Citing ACTA in MLA7 format
March 16, 2012 12:46 PM   Subscribe

How do I cite the Anti-Counterfeiting Trade Agreement (ACTA) in MLA7 format? I can't find it the State Department's Treaties and Other International Acts Series, probably because it was only signed this year. Full text of the treaty.

Because MLA7 doesn't have specific instructions for international treaties, I looked to the internet for guidelines. These were the only straightforward ones I could find. Are those guidelines correct? If so, what should I do considering that the 2012 edition hasn't been published yet? (And if not... now what?)
posted by randomname25 to Writing & Language (3 answers total)
 
The Citation Machine knows all! See Gov't Docs in the left side bar. (Does have an a pop-up ad, though; find it only gets triggered the first time you go into whatever style you've selected.)
posted by smirkette at 1:04 PM on March 16, 2012


I Am a Gov Docs Librarian (though not your govdocs librarian). Citation is not my favorite thing so take this with a grain of salt and always run it by your instructor first.

Here's what I tell students about citing things: the entire point of a citation is to get your reviewer back to the source which you read and cited, right? Right. So, if your source for the ACTA treaty was the Canadian PDF link (I'm assuming from the Wikipedia citation? Incidentally, you'd be smarter if you cited it from the PDF here because that's where the official US link for ACTA goes to), that's what you cite.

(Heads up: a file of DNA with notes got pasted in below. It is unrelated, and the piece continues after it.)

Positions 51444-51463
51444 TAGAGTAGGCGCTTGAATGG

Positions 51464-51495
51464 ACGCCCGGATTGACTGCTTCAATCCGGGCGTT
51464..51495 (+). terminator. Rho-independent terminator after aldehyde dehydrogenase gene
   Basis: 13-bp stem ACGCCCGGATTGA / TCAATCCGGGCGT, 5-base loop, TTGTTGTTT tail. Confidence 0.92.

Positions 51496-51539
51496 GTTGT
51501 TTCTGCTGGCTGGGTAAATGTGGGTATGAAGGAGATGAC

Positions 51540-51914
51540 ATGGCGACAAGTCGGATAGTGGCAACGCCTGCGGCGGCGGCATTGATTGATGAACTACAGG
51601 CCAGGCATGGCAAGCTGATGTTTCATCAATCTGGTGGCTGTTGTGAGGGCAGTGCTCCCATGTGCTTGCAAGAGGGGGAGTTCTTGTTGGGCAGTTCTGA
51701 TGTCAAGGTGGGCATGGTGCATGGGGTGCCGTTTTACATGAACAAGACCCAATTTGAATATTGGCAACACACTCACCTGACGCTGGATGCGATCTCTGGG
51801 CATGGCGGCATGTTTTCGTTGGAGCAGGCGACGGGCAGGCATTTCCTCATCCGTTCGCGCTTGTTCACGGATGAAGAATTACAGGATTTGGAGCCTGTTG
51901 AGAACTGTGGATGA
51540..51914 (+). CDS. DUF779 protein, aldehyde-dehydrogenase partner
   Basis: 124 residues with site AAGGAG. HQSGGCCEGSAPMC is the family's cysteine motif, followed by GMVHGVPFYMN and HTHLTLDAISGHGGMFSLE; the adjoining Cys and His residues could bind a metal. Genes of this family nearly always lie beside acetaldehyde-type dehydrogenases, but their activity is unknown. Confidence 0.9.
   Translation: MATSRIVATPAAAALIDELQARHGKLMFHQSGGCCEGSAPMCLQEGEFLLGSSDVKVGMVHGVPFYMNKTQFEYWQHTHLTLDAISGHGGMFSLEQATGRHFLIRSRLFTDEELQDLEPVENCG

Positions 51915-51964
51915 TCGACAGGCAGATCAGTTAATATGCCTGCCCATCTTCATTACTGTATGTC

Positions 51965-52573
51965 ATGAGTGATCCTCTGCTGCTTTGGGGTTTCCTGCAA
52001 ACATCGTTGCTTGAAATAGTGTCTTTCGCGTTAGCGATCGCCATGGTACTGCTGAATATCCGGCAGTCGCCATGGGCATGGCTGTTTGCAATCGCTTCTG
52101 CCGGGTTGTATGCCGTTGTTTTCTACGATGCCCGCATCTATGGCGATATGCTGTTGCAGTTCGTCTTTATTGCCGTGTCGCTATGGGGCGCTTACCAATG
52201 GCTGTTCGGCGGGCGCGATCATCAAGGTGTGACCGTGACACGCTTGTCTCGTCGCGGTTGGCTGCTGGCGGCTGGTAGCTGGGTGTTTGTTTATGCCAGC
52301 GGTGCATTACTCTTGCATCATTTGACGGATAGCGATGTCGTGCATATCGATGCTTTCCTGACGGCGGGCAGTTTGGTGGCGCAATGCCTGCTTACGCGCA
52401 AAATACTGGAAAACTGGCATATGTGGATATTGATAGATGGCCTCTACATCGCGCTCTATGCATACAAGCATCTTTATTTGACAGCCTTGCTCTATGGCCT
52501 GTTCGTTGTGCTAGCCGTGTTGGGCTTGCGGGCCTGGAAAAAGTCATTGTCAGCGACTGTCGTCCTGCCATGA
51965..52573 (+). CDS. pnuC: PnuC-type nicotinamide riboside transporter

ACTA seems a bit tricky because it's multi-national but explicitly not multi-agency. Note that it's actually the Ambassador of the Office of the US Trade Representative, coming out of the Executive Office and not State, that signed this. See their link for more.

So, you're going to have to bend the rules a little to make this work. Note that I'm melding the suggestions on how to cite an international treaty with the suggestions for how to cite an electronic resource, because that's the best way to emulate how you found your source. As usual when doing things like this, you should probably run your final citation by your instructor (especially if they're the picky type).
United States. Office of the United States Trade Representative. "Anti-Counterfeiting Trade Agreement (ACTA)." Tokyo, Japan: 2011. Web. 13 March 2011. [or whatever date you accessed this thing when writing your paper]
URLS are now optional when citing an electronic resource in MLA but I would strongly suggest that you add it in this case considering part of the controversy with this thing is how hard it was to find the full text. The URL would be in the above citation but AskMeta and I are disagreeing on how to format it.
posted by librarylis at 6:24 PM on March 16, 2012


Thanks so much!
posted by randomname25 at 9:42 AM on March 17, 2012


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